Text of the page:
Have you guys ever been in a reading slump? What a terrible feeling. For someone like me, who prefers reading to most things (I mean, besides eating…I’m not insane), being unable to get into a book is a serious bummer. That’s why I’ll be forever indebted to This Song Will Save Your Life for pulling me out of my weeks-long slump. From the second I read the first couple of lines (“You think it’s so easy to change yourself. You think it’s so easy, but it’s not.”) I was hooked.
Elise Dembowski is miserable, friendless and bullied when she basically hits rock bottom. Lonelier than ever, Elise takes to sneaking out of her house in the middle of the night and wandering the streets until she tires herself out. That’s how she stumbles across Start, an insanely cool secret dance club hidden away in a warehouse.
At Start, Elise has a whole new life. She even has friends–and a crush on Start’s DJ, Char, who just so happens to be named after a Smiths song. It’s true that a lot of YA books mention the Smiths, but you know what? I love it, and I think it’s extremely accurate, because guess who really loved the Smiths in high school? If you guessed me, good job using context clues! I adored the Smiths, and I truly felt that if I just met a guy who liked them as much as I did, I would find my dream dude. Basically I was Joseph Gordon Levitt’s character in (500) Days of Summer, but I didn’t have a sassy little sister played by Chloe Grace Moretz to tell me how goofy I was being.
That being said, it is great to find people who care about the same things you do, especially in high school, when it can sometimes (or, okay, often) feel like no one else gets you. And that’s what Elise finds in her friends at Start. Finally, people who are like her and just want to dance to New Order. Elise even starts to discover that she’s a killer DJ, and her night time life becomes way more exciting than her day time life. But what will happen when both parts of Elise’s life come together–will everything totally fall apart? Insert dramatic music here because I’m definitely not telling you what happens. You’ll have to read it!
Guys, I straight-up loved This Song Will Save Your Life. It was romantic, smart and funny, despite the dark subject matter. It dealt with friendship and family drama. Basically, it ruled. If you like books that combine self-discovery with a lot of great music, you’ll love This Song Will Save Your Life.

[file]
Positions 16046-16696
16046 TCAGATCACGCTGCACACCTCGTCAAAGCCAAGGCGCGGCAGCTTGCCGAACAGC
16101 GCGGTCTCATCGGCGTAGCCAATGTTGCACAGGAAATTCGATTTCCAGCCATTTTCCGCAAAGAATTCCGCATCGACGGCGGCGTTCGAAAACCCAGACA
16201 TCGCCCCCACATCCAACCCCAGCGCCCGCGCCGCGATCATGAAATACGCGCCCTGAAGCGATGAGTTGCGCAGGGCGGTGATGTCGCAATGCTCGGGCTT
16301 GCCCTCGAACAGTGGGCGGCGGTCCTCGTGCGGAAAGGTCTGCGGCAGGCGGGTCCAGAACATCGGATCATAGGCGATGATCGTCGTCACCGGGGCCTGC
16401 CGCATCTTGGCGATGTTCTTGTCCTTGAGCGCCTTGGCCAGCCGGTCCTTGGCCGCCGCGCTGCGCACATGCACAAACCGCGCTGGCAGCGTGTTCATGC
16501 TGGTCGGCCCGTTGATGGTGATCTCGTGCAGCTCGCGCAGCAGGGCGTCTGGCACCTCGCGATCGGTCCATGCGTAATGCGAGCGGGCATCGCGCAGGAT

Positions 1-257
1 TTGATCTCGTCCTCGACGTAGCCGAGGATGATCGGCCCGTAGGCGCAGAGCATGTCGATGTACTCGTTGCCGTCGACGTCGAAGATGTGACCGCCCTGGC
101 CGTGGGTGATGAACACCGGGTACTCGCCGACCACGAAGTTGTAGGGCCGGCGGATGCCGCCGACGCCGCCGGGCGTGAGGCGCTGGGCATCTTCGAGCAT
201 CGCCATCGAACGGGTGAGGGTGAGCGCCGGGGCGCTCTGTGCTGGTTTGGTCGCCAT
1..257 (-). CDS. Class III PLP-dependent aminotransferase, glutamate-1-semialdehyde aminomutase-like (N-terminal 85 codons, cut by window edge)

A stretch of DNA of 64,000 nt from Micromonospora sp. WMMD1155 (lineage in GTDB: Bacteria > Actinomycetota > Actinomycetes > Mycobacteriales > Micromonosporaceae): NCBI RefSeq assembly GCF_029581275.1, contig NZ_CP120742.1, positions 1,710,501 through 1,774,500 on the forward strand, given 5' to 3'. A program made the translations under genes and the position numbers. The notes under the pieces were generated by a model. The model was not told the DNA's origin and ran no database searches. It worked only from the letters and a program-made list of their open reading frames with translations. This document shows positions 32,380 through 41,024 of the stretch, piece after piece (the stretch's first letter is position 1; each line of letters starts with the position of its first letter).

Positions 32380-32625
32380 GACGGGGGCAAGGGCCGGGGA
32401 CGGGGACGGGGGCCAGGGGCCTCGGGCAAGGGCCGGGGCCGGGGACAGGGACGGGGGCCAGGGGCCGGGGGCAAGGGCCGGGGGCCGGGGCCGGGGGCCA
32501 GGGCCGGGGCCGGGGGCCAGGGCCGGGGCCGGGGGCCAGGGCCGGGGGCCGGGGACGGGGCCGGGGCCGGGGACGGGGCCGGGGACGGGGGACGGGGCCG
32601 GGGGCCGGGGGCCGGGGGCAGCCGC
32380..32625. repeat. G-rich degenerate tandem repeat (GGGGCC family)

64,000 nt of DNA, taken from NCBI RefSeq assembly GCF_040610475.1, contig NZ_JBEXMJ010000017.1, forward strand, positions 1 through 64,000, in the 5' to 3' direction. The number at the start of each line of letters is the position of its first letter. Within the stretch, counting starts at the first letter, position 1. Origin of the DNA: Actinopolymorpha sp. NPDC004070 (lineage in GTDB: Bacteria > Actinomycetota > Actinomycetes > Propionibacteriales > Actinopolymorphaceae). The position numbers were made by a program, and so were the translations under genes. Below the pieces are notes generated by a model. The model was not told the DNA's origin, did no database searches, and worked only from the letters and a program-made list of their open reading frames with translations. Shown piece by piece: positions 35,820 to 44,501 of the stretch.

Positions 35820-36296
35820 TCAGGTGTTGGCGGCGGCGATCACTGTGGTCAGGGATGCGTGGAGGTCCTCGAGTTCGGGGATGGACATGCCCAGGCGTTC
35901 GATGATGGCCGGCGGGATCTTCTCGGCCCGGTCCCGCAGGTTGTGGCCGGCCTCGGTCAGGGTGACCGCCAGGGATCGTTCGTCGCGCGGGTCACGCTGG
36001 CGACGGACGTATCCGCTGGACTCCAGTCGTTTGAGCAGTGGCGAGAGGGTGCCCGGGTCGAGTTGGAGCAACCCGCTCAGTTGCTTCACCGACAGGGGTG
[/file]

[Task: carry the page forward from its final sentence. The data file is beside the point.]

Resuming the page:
-One of the reasons This Song Will Save Your Life is so fun is because of all the music. In fact, there’s even a playlist at the back of the book. I’m only a little ashamed to admit that I hadn’t heard of all the songs.
-Although the book is definitely as exciting and funny as I described above, it also really handles the darker moments of Elise’s life. Elise isn’t the typical “nerdy” girl you often see in fiction or teen movies. You know, the girl who has one of two similarly nerdy friends but who’s basically doing all right for herself. Elise is desperately alone and sad, and the book begins with her suicide attempt. Obviously, things start to look up from there, but the book doesn’t sugarcoat her unhappiness. And while TSWSYL definitely doesn’t get all “the end of a 7th Heaven episode” about its message (which is to say, it wasn’t cheesy), it still made me think about how we never really know what’s going on in the lives and the heads of the people around us. Reaching out and being friendly to people might not help, but it definitely won’t hurt.
-Did I mention that there is a WAREHOUSE DANCE CLUB in this book? Well, there is. If that’s not enough of a reason for you to read it, then I don’t know what to say to you. As the world’s worst dancer and someone who rarely goes out at night (like a reverse Maneater), I loved living vicariously through Elise and her friends.
-This is the second Leila Sales book I’ve written about in Young Adult Education. Past Perfect was also awesome!
What about you guys? Have you read This Song Will Save Your Life? How much did you love it? Let me know in the comments! And, as always, I love to hear your suggestions for books to feature in Young Adult Education. Leave a comment, email me at firstname.lastname@example.org or find me on Twitter @KerryAnn.